I know that Pi clusters have been done, redone and overdone so nothing new under the sun. YouTube is already full of videos that show projects with 2 to 100s of RPi doing various stuff in different ways. But for the #PEAC Pisano with End-Around Carry algorithm project, I need a big cluster. Like, 10K cores or so. I'm not sure I can get them all with Pis (ha ha ha in advance) but I can slowly build up something that could eventually get me there, one day. It's a re-purposable project following an evolutive path that can spin-off a few cool and eventually marketable designs.
Now, consider that a basic ping to a RPi takes almost 1ms but toggling a GPIO pin is about one microsecond. For trivially parallel algorithms, this does not matter much but not everything is simple in practice...
The SPI interface can move data with low latency at almost 30Mbps and the SMI port has even more power (that I still must learn to harness).
How could that help with a cluster ? This can reduce latency both physically as shown, and through a leaner program because dealing with IO pins takes some lines of inline C at most, no need to call external libraries or the OS. The synchronisation primitives are then implemented in external HW. Many topologies and organisations are possible and any one that I implement will not fit a particular problem/project so I simply put a FPGA.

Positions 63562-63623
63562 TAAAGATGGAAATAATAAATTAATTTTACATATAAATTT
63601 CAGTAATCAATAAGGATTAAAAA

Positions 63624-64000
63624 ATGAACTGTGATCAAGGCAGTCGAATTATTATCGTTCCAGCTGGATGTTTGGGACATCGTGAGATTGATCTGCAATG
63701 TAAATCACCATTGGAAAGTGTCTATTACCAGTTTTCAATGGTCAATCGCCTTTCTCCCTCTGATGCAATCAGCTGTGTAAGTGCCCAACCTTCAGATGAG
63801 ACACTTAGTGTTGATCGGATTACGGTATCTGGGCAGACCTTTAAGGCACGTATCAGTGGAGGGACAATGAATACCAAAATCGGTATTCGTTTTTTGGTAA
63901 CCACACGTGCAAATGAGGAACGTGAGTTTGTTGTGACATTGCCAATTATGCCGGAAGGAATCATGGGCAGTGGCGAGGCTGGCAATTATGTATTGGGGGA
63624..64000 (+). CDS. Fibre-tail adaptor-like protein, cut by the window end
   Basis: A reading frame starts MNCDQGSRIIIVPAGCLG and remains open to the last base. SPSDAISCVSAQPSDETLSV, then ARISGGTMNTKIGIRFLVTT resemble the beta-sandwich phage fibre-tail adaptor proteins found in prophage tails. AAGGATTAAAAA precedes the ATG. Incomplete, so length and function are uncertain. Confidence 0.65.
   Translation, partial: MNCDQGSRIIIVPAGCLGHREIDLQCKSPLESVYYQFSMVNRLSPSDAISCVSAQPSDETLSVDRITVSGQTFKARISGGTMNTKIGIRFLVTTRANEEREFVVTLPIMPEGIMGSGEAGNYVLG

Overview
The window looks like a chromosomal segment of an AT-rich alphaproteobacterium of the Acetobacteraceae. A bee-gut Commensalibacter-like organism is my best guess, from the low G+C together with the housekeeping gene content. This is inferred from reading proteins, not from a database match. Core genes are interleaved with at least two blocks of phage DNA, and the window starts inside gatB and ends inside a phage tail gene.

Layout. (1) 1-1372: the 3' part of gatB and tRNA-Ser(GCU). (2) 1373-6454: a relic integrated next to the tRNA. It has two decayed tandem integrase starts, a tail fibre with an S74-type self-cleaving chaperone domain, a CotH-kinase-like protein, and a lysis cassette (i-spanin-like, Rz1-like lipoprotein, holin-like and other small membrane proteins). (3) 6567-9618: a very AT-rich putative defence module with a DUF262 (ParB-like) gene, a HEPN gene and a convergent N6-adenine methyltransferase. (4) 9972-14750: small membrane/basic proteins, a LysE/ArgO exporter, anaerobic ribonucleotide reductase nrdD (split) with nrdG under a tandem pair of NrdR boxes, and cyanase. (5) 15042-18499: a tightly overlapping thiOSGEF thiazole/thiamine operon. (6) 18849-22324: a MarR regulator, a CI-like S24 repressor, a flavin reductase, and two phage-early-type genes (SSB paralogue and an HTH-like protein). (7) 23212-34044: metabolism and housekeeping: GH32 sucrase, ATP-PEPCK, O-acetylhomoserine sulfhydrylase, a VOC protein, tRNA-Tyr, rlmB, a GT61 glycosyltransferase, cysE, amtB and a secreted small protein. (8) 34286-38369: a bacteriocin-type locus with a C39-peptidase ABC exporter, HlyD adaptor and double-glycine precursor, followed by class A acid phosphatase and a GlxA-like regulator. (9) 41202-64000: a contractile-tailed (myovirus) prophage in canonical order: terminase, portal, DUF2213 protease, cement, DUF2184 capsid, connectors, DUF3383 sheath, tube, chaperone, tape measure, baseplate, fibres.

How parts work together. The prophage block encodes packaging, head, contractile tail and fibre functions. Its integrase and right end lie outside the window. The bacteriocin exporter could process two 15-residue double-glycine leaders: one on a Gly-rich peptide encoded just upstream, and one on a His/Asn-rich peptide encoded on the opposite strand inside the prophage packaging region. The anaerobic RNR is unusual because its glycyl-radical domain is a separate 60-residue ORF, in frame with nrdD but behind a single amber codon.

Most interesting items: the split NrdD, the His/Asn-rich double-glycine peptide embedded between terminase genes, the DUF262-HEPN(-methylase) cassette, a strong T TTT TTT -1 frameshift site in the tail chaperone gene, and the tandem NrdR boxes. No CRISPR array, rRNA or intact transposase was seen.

Intended is the affordable ProASIC3 A3P250 PQ208 to provide 150 IO pins, with 8 internal reconfigurable FIFOs/memory blocks that you can then use as mailboxes, transfer queues, glue logic... The PQ208 package can accommodate higher density parts (up to A3P1000 and A3PE3000 if you are rich) if more memory, processing, logic etc. are needed. Or use another FPGA brand/family if you prefer.
4 RPis is a good, square quantity, first and mostly because cheap Ethernet hubs have 5 ports, and you need the 5th port to connect the cluster to something else. This also allocates 2 FIFOs per Pi in the FPGA, which must preserve pins for extensions (like, connecting to other FPGA in a token ring maybe).
Maybe I'll find a way to boot, load and configure the program through the interco system, as well as control/sequence the power up/down. It's not a KVM but it gets closer to the comfort that you'll find in half-decent Beowulf clusters (I learned a few things while working for a cluster company around 2002).
Maybe a simplified, cheaper, smaller version for the Pi Zero or Compute Module could be derived from this later but for now I want the comfort of Ethernet. The 40-pin GPIO header is the focus of this project.